[This article was contributed by Apollos]

Could “this generation” of Matt 24:34 be referring to the Jewish people?

In response to some comments exchanged on Meleti’s thought provoking article “This Generation”—Getting All the Pieces to Fit I promised to explore this idea further.

First of all when determining what Jesus meant by “this generation” it is helpful to consider the general Biblical usage of the word γενεά (Gr. genea). Rather than turn this into a long article by including extensive dictionary and concordance references I will simply point out that the word is connected with begetting or birth, and very much allows for the idea of it referring to a race of people. The readers may check Strong’s, Vine’s etc, to easily verify this. (Actually, one thing that wasn’t clear to me from Meleti’s article was that the idea of “race” was rejected, and yet the definitions on which the arguments of “spiritual birth” were built were to do with descendents from the same parent or ancestor. To me at least, that is what the idea of “race” is built upon.)

Next we can consider how Jesus himself used the term. Besides these instances in Matt 24:34 and the parallel verses in Mark and Luke, there are at least 20 occurrences of Jesus using the term “this generation” or a close variant. In every case, without exception, Jesus was referring to the Jewish people. Whether a temporal aspect was involved in any of those references is not made explicit, so there seems to be no overriding reason to limit Jesus’ words to only the contemporaries of his time. Meleti drew attention to this fact in his article by stating “Genea does not carry with it the idea of a time period, only the idea of the generation of progeny.”

With this information alone it seems that we ought to establish good reason to conclude that Jesus was referring to something other than the Jewish people in Matt 24:34, since it would be the single exception to a considerable list in which we know for a certainty that this is what Jesus meant.

In other words if we start with a clean slate rather than introduce preconceptions, the burden of proof ought to be on the one who claims a different meaning, when the meaning is otherwise so consistent.

So why is it our natural inclination to look for a different meaning? I suggest that it is because we cannot immediately see any reason why Jesus would say such a thing about the Jewish nation in this context. However, an inability to find the reason surely would not give us just cause to throw out what would otherwise be the most natural explanation does it?

Look at where that has taken us through the years. Hanging onto the idea that the generation (defined as contemporaries living during a particular age) that saw 1914 would not pass away before Armageddon was very appealing to many – myself included. It seemed to fit the context. And yet it aptly demonstrates that seeming to fit the context is not necessarily any measure of the veracity of a particular interpretation.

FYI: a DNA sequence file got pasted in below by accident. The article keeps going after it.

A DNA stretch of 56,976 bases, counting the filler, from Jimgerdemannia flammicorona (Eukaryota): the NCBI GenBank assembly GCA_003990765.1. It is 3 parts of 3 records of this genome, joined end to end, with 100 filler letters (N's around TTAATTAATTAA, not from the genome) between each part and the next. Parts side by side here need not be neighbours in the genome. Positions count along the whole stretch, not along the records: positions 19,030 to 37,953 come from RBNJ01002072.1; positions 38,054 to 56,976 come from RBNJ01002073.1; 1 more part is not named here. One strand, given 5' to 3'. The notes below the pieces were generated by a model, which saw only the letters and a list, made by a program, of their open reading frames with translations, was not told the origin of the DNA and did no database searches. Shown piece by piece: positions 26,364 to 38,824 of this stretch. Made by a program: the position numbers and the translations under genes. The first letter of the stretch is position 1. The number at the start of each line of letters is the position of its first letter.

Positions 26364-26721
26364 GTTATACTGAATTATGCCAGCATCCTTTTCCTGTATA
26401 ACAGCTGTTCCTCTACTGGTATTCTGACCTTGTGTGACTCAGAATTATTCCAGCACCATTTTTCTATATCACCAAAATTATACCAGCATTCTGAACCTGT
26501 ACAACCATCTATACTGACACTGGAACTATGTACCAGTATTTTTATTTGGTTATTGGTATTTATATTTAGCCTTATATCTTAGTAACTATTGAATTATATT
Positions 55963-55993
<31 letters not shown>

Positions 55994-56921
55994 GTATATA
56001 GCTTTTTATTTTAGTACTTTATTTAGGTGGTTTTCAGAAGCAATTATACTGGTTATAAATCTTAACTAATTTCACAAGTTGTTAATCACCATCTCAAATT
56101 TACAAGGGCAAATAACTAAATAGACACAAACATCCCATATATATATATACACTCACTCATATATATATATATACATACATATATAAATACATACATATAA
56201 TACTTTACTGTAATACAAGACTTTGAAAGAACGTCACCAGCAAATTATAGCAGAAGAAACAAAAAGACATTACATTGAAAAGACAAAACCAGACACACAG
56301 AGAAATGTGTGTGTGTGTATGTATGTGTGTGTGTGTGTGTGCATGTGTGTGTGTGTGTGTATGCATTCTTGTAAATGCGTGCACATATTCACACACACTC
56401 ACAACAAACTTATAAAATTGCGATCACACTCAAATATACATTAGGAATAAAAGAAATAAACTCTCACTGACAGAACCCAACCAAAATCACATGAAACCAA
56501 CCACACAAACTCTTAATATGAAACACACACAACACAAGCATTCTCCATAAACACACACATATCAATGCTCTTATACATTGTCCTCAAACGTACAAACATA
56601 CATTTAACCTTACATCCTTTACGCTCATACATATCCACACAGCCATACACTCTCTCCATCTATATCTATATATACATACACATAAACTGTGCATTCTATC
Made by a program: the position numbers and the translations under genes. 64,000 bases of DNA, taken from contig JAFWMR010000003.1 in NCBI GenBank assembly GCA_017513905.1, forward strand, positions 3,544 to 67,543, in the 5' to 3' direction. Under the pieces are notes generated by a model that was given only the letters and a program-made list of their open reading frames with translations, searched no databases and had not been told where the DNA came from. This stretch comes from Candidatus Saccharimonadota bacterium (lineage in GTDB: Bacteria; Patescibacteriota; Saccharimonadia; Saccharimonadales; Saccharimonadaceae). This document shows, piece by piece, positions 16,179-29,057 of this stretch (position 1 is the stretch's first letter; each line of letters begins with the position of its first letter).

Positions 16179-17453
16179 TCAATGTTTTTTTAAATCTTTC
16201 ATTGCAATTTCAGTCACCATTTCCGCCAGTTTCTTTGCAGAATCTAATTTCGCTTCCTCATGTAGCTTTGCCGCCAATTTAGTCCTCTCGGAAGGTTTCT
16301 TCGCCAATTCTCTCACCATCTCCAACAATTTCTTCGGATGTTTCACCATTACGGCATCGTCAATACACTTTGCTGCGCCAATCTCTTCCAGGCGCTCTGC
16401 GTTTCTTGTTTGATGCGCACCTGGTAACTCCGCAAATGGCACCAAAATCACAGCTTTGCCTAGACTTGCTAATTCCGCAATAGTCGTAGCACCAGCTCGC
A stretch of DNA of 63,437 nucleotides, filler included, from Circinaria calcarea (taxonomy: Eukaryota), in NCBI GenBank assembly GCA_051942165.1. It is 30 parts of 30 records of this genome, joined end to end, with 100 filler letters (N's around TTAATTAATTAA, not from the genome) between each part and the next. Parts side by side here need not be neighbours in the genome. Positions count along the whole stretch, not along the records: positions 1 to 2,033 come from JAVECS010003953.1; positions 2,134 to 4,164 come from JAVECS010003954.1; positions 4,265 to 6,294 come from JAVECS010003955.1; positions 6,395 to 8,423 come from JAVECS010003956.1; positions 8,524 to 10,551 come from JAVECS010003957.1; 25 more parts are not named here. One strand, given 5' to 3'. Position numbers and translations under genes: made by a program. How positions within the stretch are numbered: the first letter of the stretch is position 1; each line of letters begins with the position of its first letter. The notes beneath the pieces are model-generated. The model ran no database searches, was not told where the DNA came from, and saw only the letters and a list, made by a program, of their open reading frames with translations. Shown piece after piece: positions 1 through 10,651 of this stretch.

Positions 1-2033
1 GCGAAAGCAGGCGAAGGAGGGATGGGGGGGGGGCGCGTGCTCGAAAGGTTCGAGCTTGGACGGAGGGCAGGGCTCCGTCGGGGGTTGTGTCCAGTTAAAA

Why not then return to the usage that Jesus employed in every other case, and see if there might be a reason to use it in this context after all?

Let us remember that when Jesus was saying these words to his disciples there was as yet no such thing as Christianity. All of the parts of the prophecy that we see as affecting true Christians, and Christianity itself as the replacement form of worship for the Jewish system, would not have been perceived in that way by the disciples at that time. As being heard through their ears Jesus was talking about the destruction of Jerusalem pure and simple. The questions to Jesus in v3 came about in response to his saying that “by no means will a stone [of the temple] be left here upon a stone and not be thrown down”. Is it not probable then that one of the follow-on questions that would be in the mind of the disciples as Jesus talked about these matters, was what the future would be for the Jewish nation? Pronouncements made by Jehovah against other nations in the past had led to their complete annihilation as races of peoples with separate identities. Would this be true of the Jews too? What of the Abrahamic covenant? (More on that later)

Perhaps this would be one explanation of why Jesus would state, that despite the imminent destruction of Jerusalem, the Jews as a people would continue right up to the fulfilment of all things at the coming of the Son of Man in his glory. Or perhaps not. There may be other explanations for why Jesus would have said it, but as previously stated, the meaning of “this generation” cannot hinge simply on a good explanation of why Jesus said it, otherwise the answer would probably have been clear to us long ago.

Nevertheless, having ventured down this road, it may be possible to build more scriptural and historical support for such an explanation. After all, if the Jewish nation had been wiped out as a distinct entity any time since Jesus said these words then we would be able to discount this explanation, and forced to look for an alternative. The fact that they were not, is not an unremarkable thing. If this is indeed what Jesus meant then it would be an example of prophecy being fulfilled against the odds. We might just be missing its full significance.

I am not qualified to write a detailed history of the Jews between 33 C.E. and the present day. However, I think most people would acknowledge that the survival of the Jewish nation was not a foregone conclusion. In a way it parallels the survival of the Bible itself, considering the number of active attempts to wipe it out.